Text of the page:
Keith A. Wailoo, Ph.D.

Townsend Martin Professor of History and Public Affairs
Princeton University
Email: kwailoo@princeton.edu Discipline: History Expertise: Pain Management, Disparities, History of Medicine

Investigator Award
Pain as Policy: The Social Negotiation of Pain in Medicine, Culture, and Public Policy in Post WWII America
Award Year: 2001 There are wide disparities in the treatment of pain, and options for managing it have long been entangled with ideological debates over addiction and dependence. Dr. Wailoo will analyze and describe the complex evolution of pain policy and management practices as well as the principles underlying pain management in America since World War II. Using historical and sociological methods, he will examine increasing disparities in pain recognition and treatment by race, age, gender, class, disease, and region. The project will document the diverse ways in which cultural values have shaped the manner in which pain is understood and managed. It will trace the evolution of disparities in assessment and treatment and address why pain management has differed by community, clinic, state, and region. The roles of key policymakers (politicians, pharmaceutical companies, medical specialists, courts, and patient advocates) will also be assessed.

Background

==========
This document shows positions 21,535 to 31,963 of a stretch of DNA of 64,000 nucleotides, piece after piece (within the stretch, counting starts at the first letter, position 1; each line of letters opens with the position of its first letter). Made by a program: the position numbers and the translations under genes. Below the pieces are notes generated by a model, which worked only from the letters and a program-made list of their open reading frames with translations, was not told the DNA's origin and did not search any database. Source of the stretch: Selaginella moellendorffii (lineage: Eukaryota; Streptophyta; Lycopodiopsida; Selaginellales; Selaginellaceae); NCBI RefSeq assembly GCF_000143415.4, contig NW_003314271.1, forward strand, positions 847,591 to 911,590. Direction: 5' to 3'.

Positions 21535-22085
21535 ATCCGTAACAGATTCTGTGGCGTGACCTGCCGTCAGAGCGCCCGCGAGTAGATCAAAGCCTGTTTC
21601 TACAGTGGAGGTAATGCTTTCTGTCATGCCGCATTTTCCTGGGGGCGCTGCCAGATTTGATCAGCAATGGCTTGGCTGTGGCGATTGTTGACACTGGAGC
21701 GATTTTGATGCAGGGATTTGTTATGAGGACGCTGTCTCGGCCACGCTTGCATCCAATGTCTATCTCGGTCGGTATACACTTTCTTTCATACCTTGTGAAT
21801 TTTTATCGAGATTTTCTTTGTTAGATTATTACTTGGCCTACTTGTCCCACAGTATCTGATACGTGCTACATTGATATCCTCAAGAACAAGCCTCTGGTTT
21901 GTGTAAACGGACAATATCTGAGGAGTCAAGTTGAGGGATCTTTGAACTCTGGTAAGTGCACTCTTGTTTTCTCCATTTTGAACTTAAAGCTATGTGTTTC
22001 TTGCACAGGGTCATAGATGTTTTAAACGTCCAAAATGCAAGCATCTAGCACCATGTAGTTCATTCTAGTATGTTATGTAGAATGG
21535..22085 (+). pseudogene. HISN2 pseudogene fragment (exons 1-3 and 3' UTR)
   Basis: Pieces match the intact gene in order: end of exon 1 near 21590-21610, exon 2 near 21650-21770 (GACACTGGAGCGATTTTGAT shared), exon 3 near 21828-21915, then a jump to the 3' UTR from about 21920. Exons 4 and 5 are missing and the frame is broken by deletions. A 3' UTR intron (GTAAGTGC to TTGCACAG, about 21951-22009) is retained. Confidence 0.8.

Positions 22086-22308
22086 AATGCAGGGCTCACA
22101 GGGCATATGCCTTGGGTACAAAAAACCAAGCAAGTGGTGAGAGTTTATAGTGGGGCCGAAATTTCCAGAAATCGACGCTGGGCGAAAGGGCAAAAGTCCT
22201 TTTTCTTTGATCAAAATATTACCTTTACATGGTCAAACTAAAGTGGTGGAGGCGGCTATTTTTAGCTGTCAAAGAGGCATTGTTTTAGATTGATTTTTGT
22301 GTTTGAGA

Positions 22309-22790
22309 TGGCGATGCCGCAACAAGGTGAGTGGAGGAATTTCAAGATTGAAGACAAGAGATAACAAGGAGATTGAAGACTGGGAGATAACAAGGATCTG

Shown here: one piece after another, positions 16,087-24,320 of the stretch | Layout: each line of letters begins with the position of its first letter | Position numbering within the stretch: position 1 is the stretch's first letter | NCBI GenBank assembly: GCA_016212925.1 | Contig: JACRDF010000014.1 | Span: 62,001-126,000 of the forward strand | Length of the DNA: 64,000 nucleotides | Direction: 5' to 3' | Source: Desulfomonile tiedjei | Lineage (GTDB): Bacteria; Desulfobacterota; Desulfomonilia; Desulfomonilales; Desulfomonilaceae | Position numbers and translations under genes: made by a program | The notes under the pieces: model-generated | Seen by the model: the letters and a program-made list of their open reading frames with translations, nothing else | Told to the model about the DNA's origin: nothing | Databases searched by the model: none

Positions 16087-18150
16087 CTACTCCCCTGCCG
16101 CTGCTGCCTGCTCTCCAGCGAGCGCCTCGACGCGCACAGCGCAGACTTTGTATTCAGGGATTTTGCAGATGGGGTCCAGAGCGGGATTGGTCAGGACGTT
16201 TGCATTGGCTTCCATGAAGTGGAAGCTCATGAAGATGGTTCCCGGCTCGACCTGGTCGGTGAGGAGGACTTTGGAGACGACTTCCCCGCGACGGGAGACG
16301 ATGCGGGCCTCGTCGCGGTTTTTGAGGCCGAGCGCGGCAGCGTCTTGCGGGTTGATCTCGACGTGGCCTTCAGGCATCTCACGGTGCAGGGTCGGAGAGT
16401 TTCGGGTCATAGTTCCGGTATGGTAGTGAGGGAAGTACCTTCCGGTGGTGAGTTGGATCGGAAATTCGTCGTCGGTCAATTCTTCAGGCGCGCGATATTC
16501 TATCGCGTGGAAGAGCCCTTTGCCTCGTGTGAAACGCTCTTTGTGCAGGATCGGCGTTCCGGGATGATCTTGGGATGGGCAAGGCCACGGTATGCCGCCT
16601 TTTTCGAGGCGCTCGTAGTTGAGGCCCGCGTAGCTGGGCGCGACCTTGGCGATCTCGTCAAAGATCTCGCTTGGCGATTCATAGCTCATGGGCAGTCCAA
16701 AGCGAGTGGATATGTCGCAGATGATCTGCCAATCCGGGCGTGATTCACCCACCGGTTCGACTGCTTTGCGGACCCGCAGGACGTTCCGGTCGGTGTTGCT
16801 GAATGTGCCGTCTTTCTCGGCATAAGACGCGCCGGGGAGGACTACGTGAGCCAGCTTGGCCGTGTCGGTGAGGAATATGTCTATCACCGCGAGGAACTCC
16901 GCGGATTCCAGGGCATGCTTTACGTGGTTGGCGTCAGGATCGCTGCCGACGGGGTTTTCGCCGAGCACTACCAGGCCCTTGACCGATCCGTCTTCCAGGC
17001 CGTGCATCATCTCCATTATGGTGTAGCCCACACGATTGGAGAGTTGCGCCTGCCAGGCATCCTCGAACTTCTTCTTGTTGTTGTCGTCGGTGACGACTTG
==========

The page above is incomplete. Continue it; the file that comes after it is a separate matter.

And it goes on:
Keith A. Wailoo is the Townsend Martin Professor of History and Public Affairs and is jointly appointed to Princeton University's Department of History and Woodrow Wilson School of Public and International Affairs. He is the former vice dean of the Woodrow Wilson School. Previously, he served on the faculty at Rutgers for nine years and was named the Martin Luther King, Jr. Professor of History in 2006. Before joining Rutgers, Dr. Wailoo was a member of the faculty of social medicine and history at the University of North Carolina at Chapel Hill. He is author of several award-winning books examining how patterns of disease change over time in America, and focusing especially on the ways in which scientific and technological understandings have interacted with health care politics, racial and ethnic relations, and cultural politics to inform responses to disease in the 20th century and into the 21st century. Among them are: Dying in the City of the Blues: Sickle Cell Anemia and the Politics of Race and Health; Drawing Blood: Technology and Disease Identity in Twentieth Century America; The Troubled Dream of Genetic Medicine: Ethnicity and Innovation in Tay-Sachs, Cystic Fibrosis, and Sickle Cell Disease (co-authored); and A Death Retold: Jesica Santillan, The Bungled Transplant, and Paradoxes of Medical Citizenship (co-edited). In 1999, Professor Wailoo received the prestigious James S. McDonnell Centennial Fellowship in the History of Science, a $1,000,000 multi-year award to examine the history of cancer, immunology, genetics, and pain in 20th century society. The McDonnell Foundation Fellowship has supported many of his research projects which explore the intersections between understandings of disease in biomedicine, in clinical practice, and in culture. Professor Wailoo?s research has also been supported by grants from the National Science Foundation, the National Center for Human Genome Research (Ethical, Legal, and Social Issues Program), and the Burroughs Wellcome Fund. Professor Wailoo was elected to the Institute of Medicine in 2007. He received his Ph.D. in 1992 from the University of Pennsylvania. He is a member of the National Advisory Committee of the Investigator Awards in Health Policy Research program.